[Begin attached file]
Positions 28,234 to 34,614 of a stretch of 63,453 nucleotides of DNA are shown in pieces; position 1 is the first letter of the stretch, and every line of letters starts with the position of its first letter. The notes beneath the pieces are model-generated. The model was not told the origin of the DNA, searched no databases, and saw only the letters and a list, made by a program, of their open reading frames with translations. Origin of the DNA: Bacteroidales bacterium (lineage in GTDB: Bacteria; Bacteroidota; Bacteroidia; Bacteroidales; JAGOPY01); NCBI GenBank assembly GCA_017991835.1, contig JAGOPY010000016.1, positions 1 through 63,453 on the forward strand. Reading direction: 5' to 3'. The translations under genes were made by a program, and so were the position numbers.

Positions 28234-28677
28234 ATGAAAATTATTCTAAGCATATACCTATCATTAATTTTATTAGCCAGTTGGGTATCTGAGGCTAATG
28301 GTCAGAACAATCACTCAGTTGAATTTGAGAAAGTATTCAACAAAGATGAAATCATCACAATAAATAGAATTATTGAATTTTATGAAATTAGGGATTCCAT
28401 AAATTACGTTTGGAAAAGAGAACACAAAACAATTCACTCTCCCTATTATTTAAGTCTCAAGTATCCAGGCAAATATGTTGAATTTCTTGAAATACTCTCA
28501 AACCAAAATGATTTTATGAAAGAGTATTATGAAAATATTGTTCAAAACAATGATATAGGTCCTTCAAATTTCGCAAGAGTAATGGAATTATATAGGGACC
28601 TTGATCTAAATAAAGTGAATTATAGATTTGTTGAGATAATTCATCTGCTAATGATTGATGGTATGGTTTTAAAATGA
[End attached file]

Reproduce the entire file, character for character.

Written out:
Positions 28,234 to 34,614 of a stretch of 63,453 nucleotides of DNA are shown in pieces; position 1 is the first letter of the stretch, and every line of letters starts with the position of its first letter. The notes beneath the pieces are model-generated. The model was not told the origin of the DNA, searched no databases, and saw only the letters and a list, made by a program, of their open reading frames with translations. Origin of the DNA: Bacteroidales bacterium (lineage in GTDB: Bacteria; Bacteroidota; Bacteroidia; Bacteroidales; JAGOPY01); NCBI GenBank assembly GCA_017991835.1, contig JAGOPY010000016.1, positions 1 through 63,453 on the forward strand. Reading direction: 5' to 3'. The translations under genes were made by a program, and so were the position numbers.

Positions 28234-28677
28234 ATGAAAATTATTCTAAGCATATACCTATCATTAATTTTATTAGCCAGTTGGGTATCTGAGGCTAATG
28301 GTCAGAACAATCACTCAGTTGAATTTGAGAAAGTATTCAACAAAGATGAAATCATCACAATAAATAGAATTATTGAATTTTATGAAATTAGGGATTCCAT
28401 AAATTACGTTTGGAAAAGAGAACACAAAACAATTCACTCTCCCTATTATTTAAGTCTCAAGTATCCAGGCAAATATGTTGAATTTCTTGAAATACTCTCA
28501 AACCAAAATGATTTTATGAAAGAGTATTATGAAAATATTGTTCAAAACAATGATATAGGTCCTTCAAATTTCGCAAGAGTAATGGAATTATATAGGGACC
28601 TTGATCTAAATAAAGTGAATTATAGATTTGTTGAGATAATTCATCTGCTAATGATTGATGGTATGGTTTTAAAATGA